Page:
When I arrived to Mtinko, in Singida region, 6 hours drive from Dodoma, I felt blessed to be in a school (in the sense that I love my job and meeting people) and have the opportunity to capture the story of Zainabu and Saumu. They are two deaf teenagers who met the vice minister of education when she visited their school. They faced the politician and publicly asked her to build more dormitories, a kitchen and classrooms.
There are not many inclusive schools for children with a hearing impairment in Tanzania, so the students travel long distances to get here. They cannot travel back and forth each day, so they need dormitories at the school to be able to attend classes. The vice-minister promised they’d get the dormitories and when I arrived to the school, indeed, the new buildings were almost finished.
On the first day I joined teacher Bernald and his classroom, without knowing that he was the one who transformed the school in an inclusive place. He told me he had to find and then photocopy the only finger alphabet book ever done in Tanzania, where a very small, dark and faded photo would explain in the local language what it expressed.
At the beginning Zainabu and Saumu where very shy but they were looking at me with curiosity, looking with smiling eyes at my camera. The second day was in fact enough for them to open up to me and make jokes on how they have to invent names in sign language to call the people: my name was represented by a quick gesture that would recall a camera. Everyone had such creative names and were so ‘on point’ that you wouldn’t fail to remember them.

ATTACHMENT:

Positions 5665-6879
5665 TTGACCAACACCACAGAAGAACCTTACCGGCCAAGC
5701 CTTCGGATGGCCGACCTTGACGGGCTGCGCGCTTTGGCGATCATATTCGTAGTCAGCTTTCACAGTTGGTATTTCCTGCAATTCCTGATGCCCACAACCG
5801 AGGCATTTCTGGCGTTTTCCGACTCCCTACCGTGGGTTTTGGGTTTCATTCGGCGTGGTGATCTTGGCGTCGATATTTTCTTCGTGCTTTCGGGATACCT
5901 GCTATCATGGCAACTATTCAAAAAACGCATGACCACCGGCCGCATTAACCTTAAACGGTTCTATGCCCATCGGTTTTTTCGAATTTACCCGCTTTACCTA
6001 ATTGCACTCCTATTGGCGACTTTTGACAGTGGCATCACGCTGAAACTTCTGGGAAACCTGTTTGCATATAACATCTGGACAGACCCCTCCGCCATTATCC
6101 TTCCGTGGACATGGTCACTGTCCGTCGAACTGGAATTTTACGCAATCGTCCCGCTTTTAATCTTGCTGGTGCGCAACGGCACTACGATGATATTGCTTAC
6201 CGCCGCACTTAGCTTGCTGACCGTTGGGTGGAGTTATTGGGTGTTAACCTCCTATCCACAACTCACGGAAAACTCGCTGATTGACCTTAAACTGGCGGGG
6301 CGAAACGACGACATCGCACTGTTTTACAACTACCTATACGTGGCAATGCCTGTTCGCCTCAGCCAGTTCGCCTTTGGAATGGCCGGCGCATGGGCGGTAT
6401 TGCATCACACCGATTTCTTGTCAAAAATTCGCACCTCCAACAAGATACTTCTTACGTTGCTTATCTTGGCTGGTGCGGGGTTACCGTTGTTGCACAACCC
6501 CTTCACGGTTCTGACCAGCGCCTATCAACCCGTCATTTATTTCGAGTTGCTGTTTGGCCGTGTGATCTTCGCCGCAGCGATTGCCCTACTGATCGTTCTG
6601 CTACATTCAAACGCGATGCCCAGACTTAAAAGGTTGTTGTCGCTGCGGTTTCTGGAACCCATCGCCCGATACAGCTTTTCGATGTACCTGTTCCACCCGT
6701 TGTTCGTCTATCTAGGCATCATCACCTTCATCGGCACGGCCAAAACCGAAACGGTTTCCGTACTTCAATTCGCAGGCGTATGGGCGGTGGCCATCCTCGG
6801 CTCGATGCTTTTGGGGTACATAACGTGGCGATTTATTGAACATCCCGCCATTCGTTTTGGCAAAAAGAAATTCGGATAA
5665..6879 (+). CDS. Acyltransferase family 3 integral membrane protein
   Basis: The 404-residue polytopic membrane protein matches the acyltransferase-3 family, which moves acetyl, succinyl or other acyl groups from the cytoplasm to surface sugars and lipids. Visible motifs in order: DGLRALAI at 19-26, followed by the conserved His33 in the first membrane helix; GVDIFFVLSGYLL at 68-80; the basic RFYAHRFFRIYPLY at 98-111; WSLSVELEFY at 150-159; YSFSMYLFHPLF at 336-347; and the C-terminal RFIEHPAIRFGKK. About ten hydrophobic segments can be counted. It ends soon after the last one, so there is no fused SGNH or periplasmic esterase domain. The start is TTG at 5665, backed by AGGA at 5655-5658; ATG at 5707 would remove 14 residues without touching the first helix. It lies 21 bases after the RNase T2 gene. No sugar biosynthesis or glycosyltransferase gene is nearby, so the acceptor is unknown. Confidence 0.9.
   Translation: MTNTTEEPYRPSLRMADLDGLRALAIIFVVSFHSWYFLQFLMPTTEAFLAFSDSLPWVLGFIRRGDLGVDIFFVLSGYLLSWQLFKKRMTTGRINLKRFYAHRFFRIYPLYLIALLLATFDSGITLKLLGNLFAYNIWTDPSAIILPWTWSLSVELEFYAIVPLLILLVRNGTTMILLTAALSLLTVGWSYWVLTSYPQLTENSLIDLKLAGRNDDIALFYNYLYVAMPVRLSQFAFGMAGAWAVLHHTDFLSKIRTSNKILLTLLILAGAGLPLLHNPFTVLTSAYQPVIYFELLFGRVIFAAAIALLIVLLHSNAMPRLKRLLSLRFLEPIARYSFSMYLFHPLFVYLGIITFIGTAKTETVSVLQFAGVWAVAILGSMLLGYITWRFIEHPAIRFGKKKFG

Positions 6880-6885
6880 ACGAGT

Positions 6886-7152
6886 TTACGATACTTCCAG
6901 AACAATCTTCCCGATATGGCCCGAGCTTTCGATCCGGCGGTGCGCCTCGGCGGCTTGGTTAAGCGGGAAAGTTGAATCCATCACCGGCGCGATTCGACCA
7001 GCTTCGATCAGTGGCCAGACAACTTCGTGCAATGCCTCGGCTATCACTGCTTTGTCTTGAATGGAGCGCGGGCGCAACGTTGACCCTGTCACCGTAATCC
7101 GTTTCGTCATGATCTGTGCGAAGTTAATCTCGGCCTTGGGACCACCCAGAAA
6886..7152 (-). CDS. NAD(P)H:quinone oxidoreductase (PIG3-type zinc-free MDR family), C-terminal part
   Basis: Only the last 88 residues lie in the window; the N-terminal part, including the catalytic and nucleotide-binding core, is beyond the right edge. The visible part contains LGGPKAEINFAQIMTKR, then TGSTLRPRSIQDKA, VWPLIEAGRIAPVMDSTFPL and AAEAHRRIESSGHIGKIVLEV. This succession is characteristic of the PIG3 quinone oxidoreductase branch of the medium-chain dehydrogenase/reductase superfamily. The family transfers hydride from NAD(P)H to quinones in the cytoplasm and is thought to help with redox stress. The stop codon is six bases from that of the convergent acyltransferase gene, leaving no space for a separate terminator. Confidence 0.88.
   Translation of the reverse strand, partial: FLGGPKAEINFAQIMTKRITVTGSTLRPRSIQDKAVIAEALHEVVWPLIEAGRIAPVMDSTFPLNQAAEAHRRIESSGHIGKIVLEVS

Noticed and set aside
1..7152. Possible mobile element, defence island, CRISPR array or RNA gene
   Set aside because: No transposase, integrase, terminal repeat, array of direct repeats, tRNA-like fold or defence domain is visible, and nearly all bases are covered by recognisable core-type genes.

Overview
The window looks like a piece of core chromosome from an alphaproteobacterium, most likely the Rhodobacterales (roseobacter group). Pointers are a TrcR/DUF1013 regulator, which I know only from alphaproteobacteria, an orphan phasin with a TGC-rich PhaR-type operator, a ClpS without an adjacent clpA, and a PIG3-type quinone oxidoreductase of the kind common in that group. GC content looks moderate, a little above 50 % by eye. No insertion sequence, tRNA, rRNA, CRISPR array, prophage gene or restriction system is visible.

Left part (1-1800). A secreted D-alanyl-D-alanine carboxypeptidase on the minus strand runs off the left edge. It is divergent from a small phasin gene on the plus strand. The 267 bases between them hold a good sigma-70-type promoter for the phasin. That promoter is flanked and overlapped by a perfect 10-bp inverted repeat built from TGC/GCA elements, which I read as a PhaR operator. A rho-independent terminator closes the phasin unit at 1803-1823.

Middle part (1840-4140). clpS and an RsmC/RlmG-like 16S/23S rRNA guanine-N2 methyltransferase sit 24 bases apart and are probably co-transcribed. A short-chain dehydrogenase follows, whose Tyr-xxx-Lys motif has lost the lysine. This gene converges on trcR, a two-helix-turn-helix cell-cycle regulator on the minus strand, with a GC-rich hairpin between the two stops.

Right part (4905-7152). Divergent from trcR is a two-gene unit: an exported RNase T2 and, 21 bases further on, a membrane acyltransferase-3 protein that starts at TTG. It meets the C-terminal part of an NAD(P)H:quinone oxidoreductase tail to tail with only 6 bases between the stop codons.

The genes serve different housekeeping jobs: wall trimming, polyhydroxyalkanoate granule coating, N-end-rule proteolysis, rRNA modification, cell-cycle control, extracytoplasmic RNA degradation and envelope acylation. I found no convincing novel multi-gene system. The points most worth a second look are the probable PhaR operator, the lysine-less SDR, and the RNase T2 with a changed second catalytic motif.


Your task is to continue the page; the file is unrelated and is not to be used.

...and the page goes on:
I ended up taking videos and photos with the girls like in a real magazine set, with the school yard and buildings under construction as a background… the sun was burning but they were posing and having fun with enthusiasm and curiosity. We ended up in the new dormitories and facilities, where all the teachers and all the crew accompanying us, waited outside. This became ‘our moment’ where I finally perceived the freedom that Zainabu and Saumu were fighting for.
I was like in a Disney scene where two teenagers start dancing like princesses and give freedom to their imagination. My GoPro camera was dancing with them, with their silent but vivid vision and it was as if we were hearing the same music, the three of us. The time stopped while we were dancing through the rubbles of the construction material, the unfinished rooms and doors.
Their love for education and people like teacher Bernald and Agness transformed them into activists, aware of their right to free quality education and tax justice, and they made me part of this opportunity to tell their story to the world.
A last drone shoot over the school and the surrounding was like a goodbye from Mtinko School, surrounded like in a nest by a big frame of volcanic rocks, on the top of a small hill guarded by a wise an old baobab tree on the side of the school.
Thanks Makmende for giving me the opportunity to add this incredible experience to my most precious memories: I am changing continent after 12 years of living in Africa (going to live in India) and Mtinko School will be one of the reasons why I will always miss Tanzania.
My name is Alessandra, I was born in Italy and I am a filmmaker and photographer working and living in East Africa since 2006.
I like to see myself as a ‘video activist’: envisioning multimedia as a tool to empower, educate, connect and inform people around the world.